The answer to this question is quite simple. Kauai is the only Hawaiian island that has an abundance of navigable rivers, and it is the only island to have the fabulous NaPali Coastline. Because Kauai is the oldest of the Hawaiian islands and has been extinct for approximately 5 million years, it has had much time to erode and particularly the eastern portions of the island have been reduced over time to a fairly flat alluvial plain that holds the runoff over eons of the soil swept down off the huge mountains in the center of the island. This has caused, over time, an outlet for the tremendous water volume that falls in central Kauai to find its way to the sea. Its journey as it makes its steep drops from the high mountains is gradually slowed as it reaches the flat alluvial plain and turns its way on most days into gently flowing rivers that meanders their way to the coast. These gentle rivers make an excellent avenue for kayak paddling.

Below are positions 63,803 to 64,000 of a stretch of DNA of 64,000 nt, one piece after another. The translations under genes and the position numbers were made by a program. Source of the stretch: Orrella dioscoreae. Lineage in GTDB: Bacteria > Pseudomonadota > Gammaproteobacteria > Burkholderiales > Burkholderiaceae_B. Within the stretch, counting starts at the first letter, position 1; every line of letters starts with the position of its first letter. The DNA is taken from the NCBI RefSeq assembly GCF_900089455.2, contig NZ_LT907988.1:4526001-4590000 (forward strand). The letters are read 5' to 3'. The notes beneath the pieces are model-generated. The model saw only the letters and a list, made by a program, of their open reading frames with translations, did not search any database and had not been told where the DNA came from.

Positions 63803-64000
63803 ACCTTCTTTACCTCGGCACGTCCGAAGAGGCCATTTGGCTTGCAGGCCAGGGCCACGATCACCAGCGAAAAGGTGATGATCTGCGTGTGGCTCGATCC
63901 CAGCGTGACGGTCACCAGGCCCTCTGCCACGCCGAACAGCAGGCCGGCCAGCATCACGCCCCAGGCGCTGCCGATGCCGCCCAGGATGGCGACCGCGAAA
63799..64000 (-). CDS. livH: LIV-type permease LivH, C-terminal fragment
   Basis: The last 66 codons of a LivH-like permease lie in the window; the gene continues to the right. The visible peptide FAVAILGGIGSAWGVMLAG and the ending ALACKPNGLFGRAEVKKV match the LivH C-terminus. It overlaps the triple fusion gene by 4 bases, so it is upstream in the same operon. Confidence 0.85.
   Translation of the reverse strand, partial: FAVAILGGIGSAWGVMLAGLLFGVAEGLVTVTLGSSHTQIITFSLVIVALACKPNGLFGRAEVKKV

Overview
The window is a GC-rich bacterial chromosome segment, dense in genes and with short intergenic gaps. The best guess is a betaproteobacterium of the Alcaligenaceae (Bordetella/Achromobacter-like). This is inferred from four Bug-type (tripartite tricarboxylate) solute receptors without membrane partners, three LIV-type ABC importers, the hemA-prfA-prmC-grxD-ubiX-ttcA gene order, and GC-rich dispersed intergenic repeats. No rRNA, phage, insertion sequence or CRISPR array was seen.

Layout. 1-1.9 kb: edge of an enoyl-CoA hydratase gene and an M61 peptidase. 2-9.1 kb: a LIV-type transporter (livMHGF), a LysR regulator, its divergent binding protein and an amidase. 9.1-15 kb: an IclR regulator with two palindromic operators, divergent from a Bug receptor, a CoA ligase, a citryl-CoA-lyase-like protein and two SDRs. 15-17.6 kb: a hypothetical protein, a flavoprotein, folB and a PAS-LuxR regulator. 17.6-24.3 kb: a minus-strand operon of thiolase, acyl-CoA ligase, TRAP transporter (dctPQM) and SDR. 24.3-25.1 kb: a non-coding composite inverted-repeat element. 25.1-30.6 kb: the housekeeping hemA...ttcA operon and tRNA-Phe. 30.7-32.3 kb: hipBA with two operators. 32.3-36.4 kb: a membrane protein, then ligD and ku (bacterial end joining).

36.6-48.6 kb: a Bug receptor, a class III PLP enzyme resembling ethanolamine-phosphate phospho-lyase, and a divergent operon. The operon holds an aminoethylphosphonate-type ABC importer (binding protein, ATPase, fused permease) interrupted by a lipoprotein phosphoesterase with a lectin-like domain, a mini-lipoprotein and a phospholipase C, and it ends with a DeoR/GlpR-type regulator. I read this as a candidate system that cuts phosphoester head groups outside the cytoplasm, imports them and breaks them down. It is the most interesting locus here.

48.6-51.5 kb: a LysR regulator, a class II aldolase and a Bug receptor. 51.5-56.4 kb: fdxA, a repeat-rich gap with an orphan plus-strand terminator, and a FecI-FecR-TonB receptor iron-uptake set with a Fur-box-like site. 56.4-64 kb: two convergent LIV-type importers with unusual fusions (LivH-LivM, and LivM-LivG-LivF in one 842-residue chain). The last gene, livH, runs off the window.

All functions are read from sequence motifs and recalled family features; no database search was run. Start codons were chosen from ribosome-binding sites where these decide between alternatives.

In addition, all the other main Hawaiian Islands include sea kayaking in their repertoire of activity venues but the truth is, that none have the spectacular grandeur of the NaPali Coastline. This eleven mile stretch of ocean is considered to be among the most beautiful coastlines on the surface of the earth. Though these kayak tours are only offered in the late spring, summer and early fall months because of the extreme surf which often pounds this coast in other times of year, they have been the mecca for kayak enthusiasts for decades. Paddling at the base of these stately sea cliffs, exploring the ins and outs of the multitude of sea caves, snorkeling in the crystal clear waters and admiring the seemingly endless sea life are all a part of a life in the day of a kayak tour along the NaPali Coast.
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